Phnom Penh – A city in unity

Phnom Penh – A city in unity

Phnom Penh is dusty, polluted and over-populated. According to the locals it’s politically corrupt and oppressive. We’d been told by other travellers not to stay there for more than a few days but we stayed for over two weeks and found the city both charming and confusing. There’s hope for Phnom Penh and we don’t want to leave it now.

Looking around as I stepped off the bus I could see why other travellers might want to leave. Compared to the rest of Cambodia it lacks natural beauty and asthetically it’s plain. I turned around to make a dissaproving face at Gemma but she was smiling, she’s been before and for some reason, she loves it. 

As most people know, the recent history of Cambodia is tragic. Quite how tragic however, is hard to explain. Phnom Penh is the place to learn about the Khmer Rouge, a wound so fresh to the country it feels uncomfortable doing so. We visited Tuol Sleng prison (now the Genocide Museum) which was basically a school turned torture centre, and the killing fields, where pieces of bone and cloth still rise to ground level. I highly recommend both these attractions (if you can call them that) as they were deeply emotive and highly educational, but this is Cambodia’s history… what about Phnom Penh today?

We came to volunteer with RiverKids, a local NGO that works with children and families in slum areas. The nature of this volunteer work meant that although we would be visiting the ‘worst’ areas in Phnom Penh, we’d also get to see the many sides to the city… some quite literally covered up.

The slums hide down small alleys, and although vast and many, they’re hard to find. Some are along the riverfront next to tourist guesthouses, and some are hidden behind the glass buildings that make up comercial Phnom Penh. A few slum areas have recently been moved out of the city altogether, making way for the new delux shopping complexes that are popping up all over the place. The people living in these areas were given a small patch of land outside Phnom Penh to build new homes. Away from the pollution, away from the dangers of poor city life and away from employment, money and food… hang on, that’s not good. Out of sight, out of mind eh?!

But it was in these slums that I began to realise that Phnom Penh’s natural beauty lies in its people. Children ran up to us wanting to play, parents offered a wave, a handshake or a cheery hello, and everyone else – nothing less than a smile. These are the people who RiverKids support, and I couldn’t wait to get started.

“He-llo tee-cha”

“Hello class, sit down”

“Thank-you tee-cha”

Our class of 8-12 year olds were cute but barely understandable.

“Cha Gemma, cha Gemma” one small boy shouted during break, ‘cha’ meaning teacher…

“Yes?” Gemma answered, using a word which he’ll almost definately understand.

“Cha crazy” the boy responded laughing. And this was the tone set for our week of teaching. The children made jokes and wanted to play during break, but when it came to lesson time they were attentive and eager to learn. These are not stupid children, they just lack education and we were determined to teach them something useful.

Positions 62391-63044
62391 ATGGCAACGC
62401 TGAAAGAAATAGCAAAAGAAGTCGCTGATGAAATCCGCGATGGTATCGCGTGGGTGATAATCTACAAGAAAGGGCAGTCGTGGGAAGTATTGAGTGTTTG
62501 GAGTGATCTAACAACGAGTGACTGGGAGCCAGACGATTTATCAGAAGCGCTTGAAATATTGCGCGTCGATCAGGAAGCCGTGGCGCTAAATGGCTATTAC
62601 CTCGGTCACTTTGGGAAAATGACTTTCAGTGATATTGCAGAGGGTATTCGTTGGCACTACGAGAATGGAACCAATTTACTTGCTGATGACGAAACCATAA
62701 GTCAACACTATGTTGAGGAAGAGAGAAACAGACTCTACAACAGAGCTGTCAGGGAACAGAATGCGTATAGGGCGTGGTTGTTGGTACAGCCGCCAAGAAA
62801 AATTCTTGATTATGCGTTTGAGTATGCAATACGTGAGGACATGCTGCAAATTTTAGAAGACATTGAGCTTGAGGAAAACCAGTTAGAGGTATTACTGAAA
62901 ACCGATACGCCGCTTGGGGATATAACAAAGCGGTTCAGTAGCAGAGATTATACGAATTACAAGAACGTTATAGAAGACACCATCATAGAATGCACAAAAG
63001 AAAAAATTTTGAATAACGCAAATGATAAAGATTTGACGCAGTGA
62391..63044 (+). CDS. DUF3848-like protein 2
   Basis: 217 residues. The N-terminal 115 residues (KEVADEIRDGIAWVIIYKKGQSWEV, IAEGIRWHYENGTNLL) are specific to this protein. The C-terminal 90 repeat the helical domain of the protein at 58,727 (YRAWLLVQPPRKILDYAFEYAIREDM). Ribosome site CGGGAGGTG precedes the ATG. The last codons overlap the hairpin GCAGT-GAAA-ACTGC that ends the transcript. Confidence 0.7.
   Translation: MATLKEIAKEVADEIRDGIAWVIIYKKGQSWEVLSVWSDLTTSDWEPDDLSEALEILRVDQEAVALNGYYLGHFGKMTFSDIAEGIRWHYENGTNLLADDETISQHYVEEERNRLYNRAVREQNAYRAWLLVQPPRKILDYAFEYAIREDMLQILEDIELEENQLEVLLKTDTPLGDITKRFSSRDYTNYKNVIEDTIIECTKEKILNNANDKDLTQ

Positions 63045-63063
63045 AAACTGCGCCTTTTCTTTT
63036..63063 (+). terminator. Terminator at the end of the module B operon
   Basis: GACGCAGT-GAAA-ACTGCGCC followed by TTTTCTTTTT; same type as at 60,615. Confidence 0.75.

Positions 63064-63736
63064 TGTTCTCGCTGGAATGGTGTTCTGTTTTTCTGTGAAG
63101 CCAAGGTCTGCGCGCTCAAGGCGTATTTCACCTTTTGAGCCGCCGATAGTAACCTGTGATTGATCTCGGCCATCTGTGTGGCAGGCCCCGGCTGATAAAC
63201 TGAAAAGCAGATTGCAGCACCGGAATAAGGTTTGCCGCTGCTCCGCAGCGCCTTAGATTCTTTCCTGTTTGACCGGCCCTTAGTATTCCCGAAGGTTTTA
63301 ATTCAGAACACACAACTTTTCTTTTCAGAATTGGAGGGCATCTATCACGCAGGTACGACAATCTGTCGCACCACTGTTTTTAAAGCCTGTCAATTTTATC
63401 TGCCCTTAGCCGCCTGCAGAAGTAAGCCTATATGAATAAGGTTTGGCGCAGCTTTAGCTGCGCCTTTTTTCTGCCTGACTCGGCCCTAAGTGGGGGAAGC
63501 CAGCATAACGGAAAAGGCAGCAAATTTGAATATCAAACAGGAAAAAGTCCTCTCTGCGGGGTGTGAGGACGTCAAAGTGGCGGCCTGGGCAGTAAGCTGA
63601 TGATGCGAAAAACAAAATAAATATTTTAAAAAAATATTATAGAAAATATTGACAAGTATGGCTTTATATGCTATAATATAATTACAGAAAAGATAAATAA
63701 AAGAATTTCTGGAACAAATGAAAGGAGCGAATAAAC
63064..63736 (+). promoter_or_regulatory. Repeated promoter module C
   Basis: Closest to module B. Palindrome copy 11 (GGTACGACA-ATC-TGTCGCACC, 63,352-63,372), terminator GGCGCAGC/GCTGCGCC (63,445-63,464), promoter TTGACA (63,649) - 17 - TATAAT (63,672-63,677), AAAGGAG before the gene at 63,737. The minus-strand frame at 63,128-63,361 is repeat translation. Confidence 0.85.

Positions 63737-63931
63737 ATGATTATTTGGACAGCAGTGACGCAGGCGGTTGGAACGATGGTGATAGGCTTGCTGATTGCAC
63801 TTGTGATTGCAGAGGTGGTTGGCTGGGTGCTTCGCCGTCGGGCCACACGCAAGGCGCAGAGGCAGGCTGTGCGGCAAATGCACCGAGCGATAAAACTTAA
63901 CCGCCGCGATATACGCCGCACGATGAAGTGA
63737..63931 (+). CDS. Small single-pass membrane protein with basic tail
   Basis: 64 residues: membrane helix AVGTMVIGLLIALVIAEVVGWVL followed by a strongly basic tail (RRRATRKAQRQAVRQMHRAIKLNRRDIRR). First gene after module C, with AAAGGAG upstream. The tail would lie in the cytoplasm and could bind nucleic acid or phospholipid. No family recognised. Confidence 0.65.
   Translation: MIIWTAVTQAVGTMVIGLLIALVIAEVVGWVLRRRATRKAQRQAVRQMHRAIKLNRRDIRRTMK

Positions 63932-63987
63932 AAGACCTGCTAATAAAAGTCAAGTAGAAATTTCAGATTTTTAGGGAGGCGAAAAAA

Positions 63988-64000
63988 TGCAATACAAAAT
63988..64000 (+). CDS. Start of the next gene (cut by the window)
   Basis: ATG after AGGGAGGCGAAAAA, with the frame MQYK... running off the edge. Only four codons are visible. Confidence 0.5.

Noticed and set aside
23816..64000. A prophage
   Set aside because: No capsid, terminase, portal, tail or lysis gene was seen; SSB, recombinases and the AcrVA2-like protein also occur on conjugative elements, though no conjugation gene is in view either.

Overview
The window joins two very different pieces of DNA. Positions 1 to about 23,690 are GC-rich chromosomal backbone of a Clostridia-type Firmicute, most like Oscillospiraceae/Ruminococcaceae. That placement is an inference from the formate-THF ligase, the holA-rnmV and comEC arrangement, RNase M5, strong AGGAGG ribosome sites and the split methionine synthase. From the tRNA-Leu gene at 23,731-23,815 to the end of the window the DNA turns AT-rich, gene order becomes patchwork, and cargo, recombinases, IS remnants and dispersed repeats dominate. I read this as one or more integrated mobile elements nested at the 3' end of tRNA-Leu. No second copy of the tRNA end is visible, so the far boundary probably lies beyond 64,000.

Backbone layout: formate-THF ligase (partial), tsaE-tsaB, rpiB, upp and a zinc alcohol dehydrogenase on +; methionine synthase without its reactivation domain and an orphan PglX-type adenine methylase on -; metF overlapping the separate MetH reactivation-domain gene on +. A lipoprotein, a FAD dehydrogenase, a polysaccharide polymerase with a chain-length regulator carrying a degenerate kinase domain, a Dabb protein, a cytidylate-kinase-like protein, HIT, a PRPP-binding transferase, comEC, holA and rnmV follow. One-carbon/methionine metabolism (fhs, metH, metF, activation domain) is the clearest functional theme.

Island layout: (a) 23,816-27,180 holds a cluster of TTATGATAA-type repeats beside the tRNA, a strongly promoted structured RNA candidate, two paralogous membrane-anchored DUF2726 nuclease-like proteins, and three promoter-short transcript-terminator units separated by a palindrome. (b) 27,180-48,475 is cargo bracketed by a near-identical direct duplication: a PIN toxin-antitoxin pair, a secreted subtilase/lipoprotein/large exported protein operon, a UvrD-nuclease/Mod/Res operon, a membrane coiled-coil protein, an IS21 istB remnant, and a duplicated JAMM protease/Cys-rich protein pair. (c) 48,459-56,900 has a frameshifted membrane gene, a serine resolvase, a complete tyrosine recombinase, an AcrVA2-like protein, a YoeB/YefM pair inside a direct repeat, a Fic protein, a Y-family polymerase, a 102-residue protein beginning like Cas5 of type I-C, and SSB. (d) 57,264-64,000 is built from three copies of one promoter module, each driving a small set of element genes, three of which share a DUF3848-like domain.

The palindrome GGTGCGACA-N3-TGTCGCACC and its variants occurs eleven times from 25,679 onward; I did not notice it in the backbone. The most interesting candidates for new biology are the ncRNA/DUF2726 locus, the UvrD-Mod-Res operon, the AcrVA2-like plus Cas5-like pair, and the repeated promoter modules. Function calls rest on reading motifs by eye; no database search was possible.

And it felt good when they proved they’d understood something. We felt like we were genuinely helping, just a tiny bit.

During lunch the roles reversed and the children taught us Khmer. Then at the end of the day Gemma would start dancing like a penguin and they would join in and laugh…

Cha Gemma definately crazy.

After class they each walked off back to their respective slums – some to abusive parents, some to wait for their mothers to return from a night of sex working, and some to drug gangs. It’s hard to think that these children are at high risk of being trafficked.

We were glad we were able to teach these children something, but in the end they taught us more. The slums were scenes straight from a comic relief show, but there was no sad music and no one had filtered the lense to make it look grey. These children have it hard but everyday they laughed, played and made the most of each moment. This is their life, and they live it well. It’s something you never see on the television, it’s something quite heartwarming and it’s something that I wasn’t expecting.

And this is what Phnom Penh is all about, and why Gemma was so keen to come back – every time we left the guesthouse we saw a city in unity, whether it was tuk tuk drivers playing cards together in the back of a pimped out moto, business owners helping each other with money or simply the children in the slums sharing a joke and laughing, the people in Phnom Penh stick together and welcome a stranger.

It’s hard to get your head around. Phnom Penh has a devestating history and suffers from crippling poverty. This has led to one of the biggest human trafficking problems in the world, a corrupt government and a flakey future. So why is everyone smiling?

In short, I don’t know. But they are.

Phnom Penh lives up to everything that’s said about it. It is dusty, it is polluted and it is over populated. And the locals were right, the mere fact that the more expensive cars can do without number plates is testament to just how corrupt the city is. But stay a little longer and you’ll realise that Phnom Penh is so much more than this, it’s the people. And it’s the people that made Gemma, and now me want to stay.

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